Could this pill packed with 'good bacteria' really fight your flab?

Around the time I turned 50, something disappointing happened. After a few years of struggling with insomnia and depression — and associated bad habits — I gained a significant amount of weight.

I would catch sight of my silhouette in a shop window and think: 'Who is that?' The turning point was when I struggled to put my socks on as I couldn't see over my stomach.

Until my mid-40s, I had been lucky: a naturally active person, I never had to watch what I ate.

But even though I adopted a healthier diet and boxercise (an intense training class based on boxing) — I even splashed out on a twice-weekly personal trainer — those extra pounds around my stomach just wouldn't go away.

The new probiotic supplement called ShapeLine (pictured) promises to help people lose weight

The new probiotic supplement called ShapeLine (pictured) promises to help people lose weight

So imagine my excitement when I heard about a new probiotic supplement called ShapeLine, which promised to help people — particularly 'midlifers' like me — shed their spare tyre.

The claims were grand. 'ShapeLine is the first probiotic really to offer proven weight loss, alongside other acknowledged health benefits,' says Dr Nigel Plummer, the microbiologist whose firm, Pro-Ven, is behind the product.

'In the largest clinical study of its kind, participants saw a reduction of weight, waist circumference and BMI [body mass index] after taking just one capsule a day.'

The best results were found in people over 50. But what makes the results so impressive is that the 440 participants in the study (the results of which were published yesterday in the journal Scientific Reports) did not alter their diet or take up a new exercise regimen. In other words, they swallowed the pill and ate as normal.

Julian Marchesi, a microbiologist at Imperial College London, who co-authored the study but was not paid by the company, describes the results as: 'A potential game-changer in weight-loss science.'

So, can such a claim really be justified?

ShapeLine contains a blend of five strains of probiotics — so‑called 'good' bacteria that are thought to improve the health of the microbiome, the community of trillions of bacteria, fungi and viruses that colonise our gut and other areas of the body.

It's understood they play a key role in everything from aiding our digestion to maintaining a healthy immune system.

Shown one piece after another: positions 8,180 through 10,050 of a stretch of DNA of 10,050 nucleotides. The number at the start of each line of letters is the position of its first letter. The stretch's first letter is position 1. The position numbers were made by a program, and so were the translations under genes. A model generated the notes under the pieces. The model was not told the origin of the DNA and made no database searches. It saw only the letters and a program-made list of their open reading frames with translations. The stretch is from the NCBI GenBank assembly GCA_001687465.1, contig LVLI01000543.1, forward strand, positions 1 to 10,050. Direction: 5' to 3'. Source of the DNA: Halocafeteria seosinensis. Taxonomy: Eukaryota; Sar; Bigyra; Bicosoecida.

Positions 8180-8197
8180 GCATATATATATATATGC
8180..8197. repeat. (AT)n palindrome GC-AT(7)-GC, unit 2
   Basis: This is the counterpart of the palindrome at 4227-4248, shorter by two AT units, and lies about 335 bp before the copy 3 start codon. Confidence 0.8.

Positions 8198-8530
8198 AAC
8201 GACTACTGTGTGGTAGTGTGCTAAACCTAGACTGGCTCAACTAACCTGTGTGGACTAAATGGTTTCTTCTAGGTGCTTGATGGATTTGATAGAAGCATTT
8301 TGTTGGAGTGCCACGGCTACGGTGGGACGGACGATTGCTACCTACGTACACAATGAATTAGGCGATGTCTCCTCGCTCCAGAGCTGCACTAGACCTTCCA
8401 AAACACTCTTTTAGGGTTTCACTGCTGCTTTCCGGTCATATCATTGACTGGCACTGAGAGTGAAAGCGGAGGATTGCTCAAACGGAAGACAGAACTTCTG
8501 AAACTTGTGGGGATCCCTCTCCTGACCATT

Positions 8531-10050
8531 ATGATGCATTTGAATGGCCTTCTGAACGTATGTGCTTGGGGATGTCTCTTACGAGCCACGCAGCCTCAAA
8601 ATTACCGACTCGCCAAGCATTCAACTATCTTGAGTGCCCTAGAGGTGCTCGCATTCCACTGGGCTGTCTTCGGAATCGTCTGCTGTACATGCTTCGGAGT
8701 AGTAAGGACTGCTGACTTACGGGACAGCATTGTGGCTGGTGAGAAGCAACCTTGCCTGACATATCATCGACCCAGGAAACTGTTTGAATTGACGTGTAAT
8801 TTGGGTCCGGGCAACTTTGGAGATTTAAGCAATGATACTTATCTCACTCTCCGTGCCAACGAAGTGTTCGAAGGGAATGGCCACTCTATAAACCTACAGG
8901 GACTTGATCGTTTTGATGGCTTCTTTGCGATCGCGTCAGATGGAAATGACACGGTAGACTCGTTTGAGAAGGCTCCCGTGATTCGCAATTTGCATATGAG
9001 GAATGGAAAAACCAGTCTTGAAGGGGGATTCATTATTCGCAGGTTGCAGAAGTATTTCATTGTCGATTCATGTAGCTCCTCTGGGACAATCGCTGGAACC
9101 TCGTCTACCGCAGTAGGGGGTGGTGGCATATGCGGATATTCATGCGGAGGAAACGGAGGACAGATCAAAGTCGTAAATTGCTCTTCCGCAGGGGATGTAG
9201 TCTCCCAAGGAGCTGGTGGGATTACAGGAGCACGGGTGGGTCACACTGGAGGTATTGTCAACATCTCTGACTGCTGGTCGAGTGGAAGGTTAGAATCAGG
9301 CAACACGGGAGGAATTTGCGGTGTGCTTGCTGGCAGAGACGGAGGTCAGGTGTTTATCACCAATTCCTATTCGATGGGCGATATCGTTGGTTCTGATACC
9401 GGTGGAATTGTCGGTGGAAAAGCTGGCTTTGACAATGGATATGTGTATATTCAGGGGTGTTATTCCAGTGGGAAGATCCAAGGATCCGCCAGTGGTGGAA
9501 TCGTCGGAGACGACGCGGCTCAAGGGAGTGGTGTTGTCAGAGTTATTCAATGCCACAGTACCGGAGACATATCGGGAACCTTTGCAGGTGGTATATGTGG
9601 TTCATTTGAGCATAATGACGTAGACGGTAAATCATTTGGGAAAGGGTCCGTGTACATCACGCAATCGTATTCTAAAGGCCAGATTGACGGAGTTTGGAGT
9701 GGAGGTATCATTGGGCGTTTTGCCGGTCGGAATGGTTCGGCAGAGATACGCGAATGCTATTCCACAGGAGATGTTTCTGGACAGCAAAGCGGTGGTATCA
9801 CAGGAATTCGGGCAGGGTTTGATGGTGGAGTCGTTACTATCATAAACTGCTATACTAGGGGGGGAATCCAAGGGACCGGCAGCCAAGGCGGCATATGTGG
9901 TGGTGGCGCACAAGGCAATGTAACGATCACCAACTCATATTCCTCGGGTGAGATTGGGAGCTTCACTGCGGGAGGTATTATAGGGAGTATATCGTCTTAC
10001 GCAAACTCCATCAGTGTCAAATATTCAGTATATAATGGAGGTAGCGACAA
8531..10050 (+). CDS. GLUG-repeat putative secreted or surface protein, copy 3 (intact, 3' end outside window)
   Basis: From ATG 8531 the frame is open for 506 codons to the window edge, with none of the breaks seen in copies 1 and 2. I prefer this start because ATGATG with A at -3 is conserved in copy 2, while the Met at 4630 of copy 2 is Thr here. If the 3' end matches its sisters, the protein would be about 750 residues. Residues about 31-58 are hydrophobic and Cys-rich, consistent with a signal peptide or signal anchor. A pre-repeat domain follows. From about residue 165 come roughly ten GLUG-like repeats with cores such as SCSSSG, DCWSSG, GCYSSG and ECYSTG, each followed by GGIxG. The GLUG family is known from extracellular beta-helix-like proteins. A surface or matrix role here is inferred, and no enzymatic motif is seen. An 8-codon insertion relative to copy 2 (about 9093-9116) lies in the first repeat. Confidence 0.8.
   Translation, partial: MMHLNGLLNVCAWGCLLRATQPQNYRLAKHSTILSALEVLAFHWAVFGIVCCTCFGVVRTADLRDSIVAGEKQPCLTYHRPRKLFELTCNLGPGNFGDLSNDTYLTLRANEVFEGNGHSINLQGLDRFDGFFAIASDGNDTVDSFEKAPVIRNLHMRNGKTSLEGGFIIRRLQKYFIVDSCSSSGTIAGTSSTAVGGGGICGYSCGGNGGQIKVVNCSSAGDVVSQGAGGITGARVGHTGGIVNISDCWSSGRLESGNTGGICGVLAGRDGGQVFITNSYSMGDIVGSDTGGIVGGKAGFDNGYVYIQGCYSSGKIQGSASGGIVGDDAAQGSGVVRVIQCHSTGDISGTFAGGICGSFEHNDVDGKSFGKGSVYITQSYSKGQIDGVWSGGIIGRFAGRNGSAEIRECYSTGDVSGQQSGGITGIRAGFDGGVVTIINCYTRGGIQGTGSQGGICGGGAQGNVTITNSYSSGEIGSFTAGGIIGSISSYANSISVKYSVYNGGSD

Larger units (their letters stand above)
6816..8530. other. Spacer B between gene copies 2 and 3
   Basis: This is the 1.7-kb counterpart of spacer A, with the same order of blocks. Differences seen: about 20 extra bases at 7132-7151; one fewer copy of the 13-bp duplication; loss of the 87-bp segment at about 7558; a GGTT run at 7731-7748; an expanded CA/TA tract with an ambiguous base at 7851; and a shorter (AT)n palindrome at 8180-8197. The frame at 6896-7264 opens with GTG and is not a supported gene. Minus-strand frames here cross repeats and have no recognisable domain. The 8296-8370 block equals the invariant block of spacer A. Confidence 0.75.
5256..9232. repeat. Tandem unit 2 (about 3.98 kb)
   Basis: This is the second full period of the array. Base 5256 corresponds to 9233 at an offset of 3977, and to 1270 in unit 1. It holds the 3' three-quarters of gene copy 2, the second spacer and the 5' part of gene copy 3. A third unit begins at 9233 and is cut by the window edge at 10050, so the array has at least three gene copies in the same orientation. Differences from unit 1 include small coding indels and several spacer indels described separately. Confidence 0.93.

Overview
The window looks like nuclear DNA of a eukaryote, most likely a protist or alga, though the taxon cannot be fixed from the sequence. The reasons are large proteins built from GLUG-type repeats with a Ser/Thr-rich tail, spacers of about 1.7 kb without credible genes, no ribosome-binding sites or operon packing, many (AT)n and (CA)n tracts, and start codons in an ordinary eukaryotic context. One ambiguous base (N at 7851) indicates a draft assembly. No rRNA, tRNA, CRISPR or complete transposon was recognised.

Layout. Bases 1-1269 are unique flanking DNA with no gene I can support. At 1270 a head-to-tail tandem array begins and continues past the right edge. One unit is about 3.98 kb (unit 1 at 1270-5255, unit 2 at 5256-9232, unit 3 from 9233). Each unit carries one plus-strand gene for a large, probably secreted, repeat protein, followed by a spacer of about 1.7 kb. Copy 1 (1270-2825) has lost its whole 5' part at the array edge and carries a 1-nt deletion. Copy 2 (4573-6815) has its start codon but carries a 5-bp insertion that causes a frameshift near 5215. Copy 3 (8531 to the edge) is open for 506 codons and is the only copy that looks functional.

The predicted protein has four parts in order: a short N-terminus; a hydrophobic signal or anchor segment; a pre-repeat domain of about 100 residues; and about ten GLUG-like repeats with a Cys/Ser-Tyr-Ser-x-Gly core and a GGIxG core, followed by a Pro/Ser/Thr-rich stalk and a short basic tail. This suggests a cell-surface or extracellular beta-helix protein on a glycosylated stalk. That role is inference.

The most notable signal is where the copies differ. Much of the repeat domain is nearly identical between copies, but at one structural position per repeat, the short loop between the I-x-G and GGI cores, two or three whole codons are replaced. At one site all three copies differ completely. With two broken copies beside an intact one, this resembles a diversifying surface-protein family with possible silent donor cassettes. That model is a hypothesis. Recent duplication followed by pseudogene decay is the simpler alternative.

Professor Marchesi says: 'In order to function properly, the microbiome needs to be a diverse community.'

If one strain of bacteria is wiped out, another becomes more dominant, and this can lead to issues.

ShapeLine contains a blend of five strains of probiotics ¿ so¿called 'good' bacteria that are thought to improve the health of the microbiome

ShapeLine contains a blend of five strains of probiotics — so‑called 'good' bacteria that are thought to improve the health of the microbiome

An imbalance of bacteria has been implicated in any number of ailments, from allergies to inflammatory bowel conditions, type 2 diabetes and obesity.

Studies have found that lean and overweight people have different gut bacteria.

'Some patterns of microbiome appear to affect the risk of becoming overweight or obese,' says Dr Plummer. 

How the magic tablet works 

The new pill contains five different probiotics — 'good' bacteria — that are thought to influence the gut and limit the absorption of fat.

In particular, the bacteria inside the probiotic ShapeLine pill may promote the production of bile (the fluid made and released by the liver, which plays a role in fat metabolism).

'In other words, the probiotic helps the person burn more fat, simultaneously lowering their 'bad' LDL cholesterol,' says Professor Julian Marchesi, a microbiologist at Imperial College London.

'For example, research has shown that high levels of antibiotic use (which can wipe out good, as well as bad, bacteria) in infants is associated with weight gain in later childhood and probably adulthood.' 

The five different strains of bacteria in ShapeLine are from the same families of Lactobacillus and Bifidobacteria that are used to produce yoghurt and other fermented foods, such as sauerkraut.

In 2018, Dr Plummer's team set up clinical trials involving people aged 30 to 65 with a BMI of between 25 (defined as 'overweight') and 34.9 ('obese') who also

read more from dailymail.....

Get the latest news delivered to your inbox

Follow us on social media networks

NEXT health care Coronavirus live updates: China says death toll hits 259, confirmed cases rise ...